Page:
1980 3,460 469%
1990 5,549 604%
2000 5,476 −13%
2010 6,411 171%
Est 2015 6,835 66%
US Decennial Census5

As of the 2000 census, there were 5,476 people, 2,047 households, and 1,473 families residing in the town The population density was 2104 persons per square mile 812/km² There were 2,215 housing units at an average density of 851 houses per square mile 329/km² The racial makeup of the town was 9708% White, 027% African American, 024% Native American, 044% Asian, 000% Pacific Islander, 015% from other races, and 183% from two or more races 077% of the population were Hispanic or Latino of any race

There were 2,047 households out of which 358% had children under the age of 18 living with them, 597% were married couples living together, 85% have a woman whose husband does not live with her, and 280% were non-families 211% of all households were made up of individuals and 71% had someone living alone who was 65 years of age or older The average household size was 267 and the average family size was 312

Main Street in 1905

In the town, the population was spread out with 271% under the age of 18, 68% from 18 to 24, 346% from 25 to 44, 224% from 45 to 64, and 92% who were 65 years of age or older The median age was 36 years For every 100 females there were 972 males For every 100 females age 18 and over, there were 958 males

The median income for a household in the town was $50,739, and the median income for a family was $54,722 Males had a median income of $40,273 versus $25,440 for females The per capita income for the town was $21,109 33% of the population and 26% of families were below the poverty line Out of the total people living in poverty, 46% are under the age of 18 and 61% are 65 or older

Town centeredit

As of the census of 2000, there were 1,673 people, 703 households, and 440 families residing in the central village, or census-designated place CDP The population density was 6225 people per square mile 2401/km² There were 723 housing units at an average density of 1038 persons/km² 2690 persons/sq mi The racial makeup of the town was 9731% White, 030% African American, 012% Native American, 078% Asian, and 149% from two or more races 012% of the population were Hispanic or Latino of any race

There were 703 households out of which 289% had children under the age of 18 living with them, 498% were married couples living together, 90% have a woman whose husband does not live with her, and 374% were non-families 306% of all households were made up of individuals and 125% had someone living alone who was 65 years of age or older The average household size was 237 and the average family size was 297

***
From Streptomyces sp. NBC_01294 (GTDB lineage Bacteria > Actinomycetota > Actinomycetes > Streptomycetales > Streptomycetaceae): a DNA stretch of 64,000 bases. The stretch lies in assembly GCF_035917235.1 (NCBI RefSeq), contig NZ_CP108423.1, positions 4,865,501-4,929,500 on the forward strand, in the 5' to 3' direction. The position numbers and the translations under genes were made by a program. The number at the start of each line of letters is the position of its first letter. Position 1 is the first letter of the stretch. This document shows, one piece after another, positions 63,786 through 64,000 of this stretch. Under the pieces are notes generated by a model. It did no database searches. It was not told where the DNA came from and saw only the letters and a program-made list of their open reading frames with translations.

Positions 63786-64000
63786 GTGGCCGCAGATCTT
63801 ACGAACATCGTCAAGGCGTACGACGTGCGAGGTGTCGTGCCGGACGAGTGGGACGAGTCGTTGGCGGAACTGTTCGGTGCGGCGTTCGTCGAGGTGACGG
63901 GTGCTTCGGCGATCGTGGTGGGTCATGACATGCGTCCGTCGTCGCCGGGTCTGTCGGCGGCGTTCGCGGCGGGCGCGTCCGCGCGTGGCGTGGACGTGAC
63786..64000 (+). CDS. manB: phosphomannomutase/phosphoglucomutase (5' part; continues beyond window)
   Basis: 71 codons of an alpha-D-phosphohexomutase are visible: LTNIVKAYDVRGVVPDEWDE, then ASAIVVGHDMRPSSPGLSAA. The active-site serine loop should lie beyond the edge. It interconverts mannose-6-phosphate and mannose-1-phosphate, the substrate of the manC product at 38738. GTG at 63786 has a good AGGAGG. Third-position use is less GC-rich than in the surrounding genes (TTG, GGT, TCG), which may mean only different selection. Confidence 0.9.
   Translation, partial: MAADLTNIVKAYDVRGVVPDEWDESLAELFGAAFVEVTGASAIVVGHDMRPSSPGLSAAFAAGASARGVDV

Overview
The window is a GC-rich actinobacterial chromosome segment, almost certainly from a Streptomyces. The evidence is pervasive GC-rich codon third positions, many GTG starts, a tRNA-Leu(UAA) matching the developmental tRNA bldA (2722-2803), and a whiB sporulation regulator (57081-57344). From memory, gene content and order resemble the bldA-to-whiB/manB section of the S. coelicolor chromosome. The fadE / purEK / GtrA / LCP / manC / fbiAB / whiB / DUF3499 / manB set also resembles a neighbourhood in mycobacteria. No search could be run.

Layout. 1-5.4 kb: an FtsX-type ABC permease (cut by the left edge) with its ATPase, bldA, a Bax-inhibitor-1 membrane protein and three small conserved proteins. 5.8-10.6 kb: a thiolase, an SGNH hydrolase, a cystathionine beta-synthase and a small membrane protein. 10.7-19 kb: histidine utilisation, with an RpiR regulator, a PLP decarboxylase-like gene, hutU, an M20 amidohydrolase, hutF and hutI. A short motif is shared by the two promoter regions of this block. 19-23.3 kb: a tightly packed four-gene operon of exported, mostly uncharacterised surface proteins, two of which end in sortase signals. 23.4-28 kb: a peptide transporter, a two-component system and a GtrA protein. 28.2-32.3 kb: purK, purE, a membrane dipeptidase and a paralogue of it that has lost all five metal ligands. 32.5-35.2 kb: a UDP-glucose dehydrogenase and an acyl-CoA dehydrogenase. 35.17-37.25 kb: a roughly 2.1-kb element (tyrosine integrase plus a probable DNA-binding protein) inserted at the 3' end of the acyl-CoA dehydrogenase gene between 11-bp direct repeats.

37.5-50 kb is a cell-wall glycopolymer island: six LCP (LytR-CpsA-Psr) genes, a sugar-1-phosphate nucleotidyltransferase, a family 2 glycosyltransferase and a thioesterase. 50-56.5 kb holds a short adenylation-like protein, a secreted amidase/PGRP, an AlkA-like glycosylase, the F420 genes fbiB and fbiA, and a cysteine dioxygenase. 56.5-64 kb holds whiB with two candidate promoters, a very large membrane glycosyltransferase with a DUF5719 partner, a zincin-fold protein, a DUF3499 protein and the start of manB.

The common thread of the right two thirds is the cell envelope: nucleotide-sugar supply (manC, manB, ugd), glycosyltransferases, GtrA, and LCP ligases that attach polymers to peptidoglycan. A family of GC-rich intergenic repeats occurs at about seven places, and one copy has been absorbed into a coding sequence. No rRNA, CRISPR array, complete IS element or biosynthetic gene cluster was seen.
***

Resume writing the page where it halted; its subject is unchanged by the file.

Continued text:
In the CDP, the population was spread out with 239% under the age of 18, 73% from 18 to 24, 301% from 25 to 44, 216% from 45 to 64, and 171% who were 65 years of age or older The median age was 38 years For every 100 females there were 943 males For every 100 females age 18 and over, there were 923 males

The median income for a household is $39,417, and the median income for a family was $46,438 Males had a median income of $36,165 versus $24,063 for females The per capita income for the town was $18,343 67% of the population and 56% of families were below the poverty line Out of the total people living in poverty, 86% are under the age of 18 and 117% are 65 or older

Sites of interestedit

  • Epping Historical Society Museum
  • The Leddy Center
  • New England Dragway

Notable peopleedit

  • Kerry Bascom, forward and coach with the University of Connecticut women's basketball team
  • Carl Stearns Clancy, first person to circumnavigate the globe on a motorcycle
  • Sheila LaBarre, convicted murderer
  • David L Morril, US senator; 16th governor of New Hampshire 1824–1827
  • B G Plumer, Wisconsin politician and businessman
  • Daniel L Plumer, Wisconsin politician and businessman
  • William Plumer, US senator; 11th and 13th governor of New Hampshire 1812–1813 / 1816–1819
  • Benjamin Franklin Prescott, 36th governor of New Hampshire 1877–1879

Referencesedit

  1. ^ a b United States Census Bureau, American FactFinder, 2010 Census figures Retrieved March 23, 2011
  2. ^ Gannett, Henry 1905 The Origin of Certain Place Names in the United States Govt Print Off p 120 
  3. ^ Foster, Debra H; Batorfalvy, Tatianna N; Medalie, Laura 1995 Water Use in New Hampshire: An Activities Guide for Teachers US Department of the Interior and US Geological Survey 
  4. ^ "Annual Estimates of the Resident Population for Incorporated Places: April 1, 2010 to July 1, 2015" Retrieved July 2, 2016 
  5. ^ "Census of Population and Housing" Censusgov Archived from the original on May 12, 2015 Retrieved June 4, 2016 
  • NHES Community Profile: Epping PDF
  • Rockingham County Planning Committee - Maps
  • US Geological Survey Geographic Names Information System: Epping, New Hampshire

External linksedit

  • Town of Epping official website
  • Harvey-Mitchell Memorial Library
  • New Hampshire Economic and Labor Market Information Bureau Profile